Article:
Little Feet back on solid footing?
Parent volunteers with children in Little Feet Day Care are working toward a fund-raising goal of $25,000 to keep the center open and establish their own nonprofit status.
The center, meanwhile, hopes to find funds that slipped through the cracks months ago and almost led to the center’s closure. With a large portion of Little Feet’s debt forgiven by creditors, parents and staff are attempting to raise $25,000 to pay back the remaining debt and give themselves a small financial cushion.
In February the center’s board of directors considered closing the daycare center permanently because it was $50,000 in debt. Daycare, especially infant care, is extremely costly because of the high number of teachers required by the state for licensed facilities.
Little Feet had several options: either shutting down completely, being taken over by another childcare provider, establishing a for-profit business or creating a new nonprofit to run the existing program.
The loss of a daycare center in the upper Roaring Fork Valley would have been a tremendous blow to families who need to have both parents working full time to afford the high cost of living.
At Little Feet, parents stepped forward to get involved.
Brenda Davis, chair of a new operations committee, said around 20 parents have been attending weekly meetings of her own committee, as well as financial, communication and fund-raising committees.
Fund raising is slow but steady, and new co-board president Ashley Richardson said the parents are brainstorming how to get the community’s support.
The parents raised $3,100 by selling tickets for the Aspen Rotary Club’s Red Ball Express race at Buttermilk.
Davis said one of the biggest portions of money raised has actually come from the parents themselves. Many families who had let their childcare bills slide began to pay their bills once they heard the center was in trouble.
The center is planning a 5-kilometer race for early June as a major fund-raiser. Richardson said Little Feet has already received the city’s permission for the route to follow the same path that the Susan G. Komen Breast Cancer Foundation annual footrace uses through the West End.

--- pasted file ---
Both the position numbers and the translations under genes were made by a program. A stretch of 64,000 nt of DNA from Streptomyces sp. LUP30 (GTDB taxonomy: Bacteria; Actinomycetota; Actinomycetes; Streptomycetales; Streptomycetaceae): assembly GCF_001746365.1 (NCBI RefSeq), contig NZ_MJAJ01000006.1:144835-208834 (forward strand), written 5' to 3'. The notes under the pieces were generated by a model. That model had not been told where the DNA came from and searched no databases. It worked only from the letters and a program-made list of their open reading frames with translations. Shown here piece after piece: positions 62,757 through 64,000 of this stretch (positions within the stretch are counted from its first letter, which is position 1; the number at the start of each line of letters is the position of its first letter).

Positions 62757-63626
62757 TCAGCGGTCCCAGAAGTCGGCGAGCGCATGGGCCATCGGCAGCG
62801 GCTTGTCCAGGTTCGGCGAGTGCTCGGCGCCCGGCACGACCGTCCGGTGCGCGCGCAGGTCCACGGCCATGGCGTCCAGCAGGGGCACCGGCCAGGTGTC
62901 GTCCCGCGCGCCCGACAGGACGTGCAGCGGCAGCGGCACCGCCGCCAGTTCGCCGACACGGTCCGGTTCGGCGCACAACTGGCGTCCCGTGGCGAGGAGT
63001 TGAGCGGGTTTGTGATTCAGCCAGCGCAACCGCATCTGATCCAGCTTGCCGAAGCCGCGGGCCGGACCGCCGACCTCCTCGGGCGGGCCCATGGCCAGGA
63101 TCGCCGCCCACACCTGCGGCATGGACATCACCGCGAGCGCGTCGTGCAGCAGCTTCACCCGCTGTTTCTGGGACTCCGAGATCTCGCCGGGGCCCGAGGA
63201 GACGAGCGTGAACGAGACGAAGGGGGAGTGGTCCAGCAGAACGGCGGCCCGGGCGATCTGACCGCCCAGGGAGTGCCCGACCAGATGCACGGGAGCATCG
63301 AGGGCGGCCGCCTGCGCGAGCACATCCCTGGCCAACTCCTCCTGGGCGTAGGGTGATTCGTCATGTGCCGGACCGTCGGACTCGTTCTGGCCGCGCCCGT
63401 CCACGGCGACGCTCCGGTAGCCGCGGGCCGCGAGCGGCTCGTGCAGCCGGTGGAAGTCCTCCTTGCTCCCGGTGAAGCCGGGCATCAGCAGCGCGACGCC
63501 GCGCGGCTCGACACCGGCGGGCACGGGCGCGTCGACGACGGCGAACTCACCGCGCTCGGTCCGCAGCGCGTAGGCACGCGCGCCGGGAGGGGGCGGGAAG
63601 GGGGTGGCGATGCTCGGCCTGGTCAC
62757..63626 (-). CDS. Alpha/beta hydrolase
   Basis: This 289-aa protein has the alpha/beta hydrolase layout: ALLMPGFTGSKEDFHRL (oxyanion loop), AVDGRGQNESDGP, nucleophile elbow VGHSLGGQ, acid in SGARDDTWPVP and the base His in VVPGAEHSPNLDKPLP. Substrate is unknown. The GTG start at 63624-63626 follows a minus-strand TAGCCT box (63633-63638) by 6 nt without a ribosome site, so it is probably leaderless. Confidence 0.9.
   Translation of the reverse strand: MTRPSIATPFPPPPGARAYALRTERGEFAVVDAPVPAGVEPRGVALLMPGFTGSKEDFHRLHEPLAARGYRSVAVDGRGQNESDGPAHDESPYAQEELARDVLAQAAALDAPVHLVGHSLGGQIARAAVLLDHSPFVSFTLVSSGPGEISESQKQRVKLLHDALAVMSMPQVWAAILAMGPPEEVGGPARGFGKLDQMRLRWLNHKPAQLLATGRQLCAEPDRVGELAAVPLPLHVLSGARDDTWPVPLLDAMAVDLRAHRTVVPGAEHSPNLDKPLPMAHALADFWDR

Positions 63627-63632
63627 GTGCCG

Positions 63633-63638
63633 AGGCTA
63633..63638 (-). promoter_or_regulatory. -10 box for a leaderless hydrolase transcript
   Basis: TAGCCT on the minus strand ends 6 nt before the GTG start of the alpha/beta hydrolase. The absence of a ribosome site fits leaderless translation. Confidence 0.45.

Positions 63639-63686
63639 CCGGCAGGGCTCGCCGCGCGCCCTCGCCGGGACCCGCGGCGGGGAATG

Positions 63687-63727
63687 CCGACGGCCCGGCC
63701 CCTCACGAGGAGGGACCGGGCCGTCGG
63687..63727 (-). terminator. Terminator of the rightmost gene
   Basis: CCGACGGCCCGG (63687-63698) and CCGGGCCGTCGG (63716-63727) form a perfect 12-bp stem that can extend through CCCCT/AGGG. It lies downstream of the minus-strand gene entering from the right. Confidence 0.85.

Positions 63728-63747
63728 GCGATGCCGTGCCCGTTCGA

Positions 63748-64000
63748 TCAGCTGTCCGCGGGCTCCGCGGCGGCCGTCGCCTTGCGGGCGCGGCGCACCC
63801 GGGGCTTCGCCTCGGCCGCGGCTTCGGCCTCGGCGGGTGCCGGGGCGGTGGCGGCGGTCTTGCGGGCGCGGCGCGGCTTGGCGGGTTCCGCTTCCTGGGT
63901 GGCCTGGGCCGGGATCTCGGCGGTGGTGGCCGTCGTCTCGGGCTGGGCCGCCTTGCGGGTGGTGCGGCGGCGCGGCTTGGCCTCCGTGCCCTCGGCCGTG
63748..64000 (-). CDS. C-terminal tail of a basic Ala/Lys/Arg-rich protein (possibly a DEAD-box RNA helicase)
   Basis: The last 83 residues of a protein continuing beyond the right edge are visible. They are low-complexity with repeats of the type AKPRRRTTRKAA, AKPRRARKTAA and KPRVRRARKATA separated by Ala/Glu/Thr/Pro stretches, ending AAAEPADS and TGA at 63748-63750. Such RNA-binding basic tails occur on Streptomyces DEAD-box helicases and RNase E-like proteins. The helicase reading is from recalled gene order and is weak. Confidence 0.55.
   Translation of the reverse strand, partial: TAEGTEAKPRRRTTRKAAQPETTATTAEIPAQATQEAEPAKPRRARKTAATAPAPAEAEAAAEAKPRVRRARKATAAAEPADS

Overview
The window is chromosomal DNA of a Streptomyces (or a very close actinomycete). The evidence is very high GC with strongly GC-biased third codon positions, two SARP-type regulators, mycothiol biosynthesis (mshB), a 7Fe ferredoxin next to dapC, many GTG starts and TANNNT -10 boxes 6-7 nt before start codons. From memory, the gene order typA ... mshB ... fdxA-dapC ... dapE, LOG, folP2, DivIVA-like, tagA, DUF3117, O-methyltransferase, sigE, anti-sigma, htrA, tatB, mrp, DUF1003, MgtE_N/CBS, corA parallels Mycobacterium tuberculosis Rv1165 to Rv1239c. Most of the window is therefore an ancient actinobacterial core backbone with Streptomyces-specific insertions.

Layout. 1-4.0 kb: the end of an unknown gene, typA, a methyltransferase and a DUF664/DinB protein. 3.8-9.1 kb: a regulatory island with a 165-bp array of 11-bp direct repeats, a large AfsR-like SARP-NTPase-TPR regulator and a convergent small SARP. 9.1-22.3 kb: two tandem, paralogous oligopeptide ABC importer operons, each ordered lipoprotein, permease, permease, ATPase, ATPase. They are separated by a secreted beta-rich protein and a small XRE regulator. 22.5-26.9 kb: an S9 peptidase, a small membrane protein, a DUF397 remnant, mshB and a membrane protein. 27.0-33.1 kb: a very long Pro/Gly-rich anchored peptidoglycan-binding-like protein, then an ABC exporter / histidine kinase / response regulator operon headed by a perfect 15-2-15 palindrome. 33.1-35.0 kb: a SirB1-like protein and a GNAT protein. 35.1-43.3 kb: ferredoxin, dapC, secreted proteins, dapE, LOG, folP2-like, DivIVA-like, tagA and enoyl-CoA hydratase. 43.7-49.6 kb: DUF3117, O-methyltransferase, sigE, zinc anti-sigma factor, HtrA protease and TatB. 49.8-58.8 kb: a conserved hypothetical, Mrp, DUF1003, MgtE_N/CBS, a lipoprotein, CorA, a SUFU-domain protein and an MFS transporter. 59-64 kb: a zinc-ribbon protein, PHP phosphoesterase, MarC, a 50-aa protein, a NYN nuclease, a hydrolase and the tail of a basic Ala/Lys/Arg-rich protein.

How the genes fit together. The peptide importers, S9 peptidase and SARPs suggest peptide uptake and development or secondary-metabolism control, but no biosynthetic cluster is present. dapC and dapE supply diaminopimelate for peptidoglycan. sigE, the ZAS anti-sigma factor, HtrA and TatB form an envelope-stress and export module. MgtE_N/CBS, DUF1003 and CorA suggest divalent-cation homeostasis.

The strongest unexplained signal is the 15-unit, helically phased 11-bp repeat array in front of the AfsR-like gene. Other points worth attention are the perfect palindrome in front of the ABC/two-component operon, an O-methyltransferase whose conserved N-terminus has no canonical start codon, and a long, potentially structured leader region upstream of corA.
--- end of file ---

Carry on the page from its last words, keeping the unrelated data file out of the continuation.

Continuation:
The new race’s working title is a sort of double entendre that echoes what some of these parents were saying just two months ago: “Little Feet don’t fail me now.”
Nonprofit daycare centers in the valley receive funds from a city department known as Kids First, which is funded by an Aspen sales tax. Kids First facilitated the first meeting Little Feet had with parents to explore different options, but has since let parents and staff take over.
“We have purposely stepped back, because we were told that after that first meeting the parents would work things out,” said Shirley Ritter, director of Kids First. “Our board said it would be great if a new group of parents takes over, and we’d continue to support them and give them funding.”
Richardson said she’s been impressed with the parents who have stepped forward to put on potluck dinners and rolled up their sleeves to clean toys, saving the center a little money.
“We are looking for anybody in the community who might want to join the board,” said Jeanette “Netty” Hayworth, Little Feet director. “We are all working toward the goal of fund raising, and nobody’s let up so far. Our parents have really pulled through.”
And the parents aren’t under the illusion that their fund-raising efforts are temporary – Richardson said the group is well aware that the fund raising must continue every year.
“I think we’ve made it abundantly clear that we might not need to raise $25,000 every year, but that some sort of fund raising has to continue every year,” she said.
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